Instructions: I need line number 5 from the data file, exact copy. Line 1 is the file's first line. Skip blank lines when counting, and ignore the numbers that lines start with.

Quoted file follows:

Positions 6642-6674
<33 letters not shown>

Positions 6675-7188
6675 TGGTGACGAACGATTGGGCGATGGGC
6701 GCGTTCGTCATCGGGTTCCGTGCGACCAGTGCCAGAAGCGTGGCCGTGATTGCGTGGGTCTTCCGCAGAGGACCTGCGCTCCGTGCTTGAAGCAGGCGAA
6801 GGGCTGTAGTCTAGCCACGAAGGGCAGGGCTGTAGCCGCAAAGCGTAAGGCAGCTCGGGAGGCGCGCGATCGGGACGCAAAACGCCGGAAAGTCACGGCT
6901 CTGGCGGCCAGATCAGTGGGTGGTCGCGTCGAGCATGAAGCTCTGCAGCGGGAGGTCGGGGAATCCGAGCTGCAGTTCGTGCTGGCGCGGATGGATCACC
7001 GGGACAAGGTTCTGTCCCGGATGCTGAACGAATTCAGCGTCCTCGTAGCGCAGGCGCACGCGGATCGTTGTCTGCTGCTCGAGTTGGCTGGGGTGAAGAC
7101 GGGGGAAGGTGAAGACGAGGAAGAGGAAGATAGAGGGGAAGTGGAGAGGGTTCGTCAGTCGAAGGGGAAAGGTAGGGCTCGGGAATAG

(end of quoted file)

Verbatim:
6701 GCGTTCGTCATCGGGTTCCGTGCGACCAGTGCCAGAAGCGTGGCCGTGATTGCGTGGGTCTTCCGCAGAGGACCTGCGCTCCGTGCTTGAAGCAGGCGAA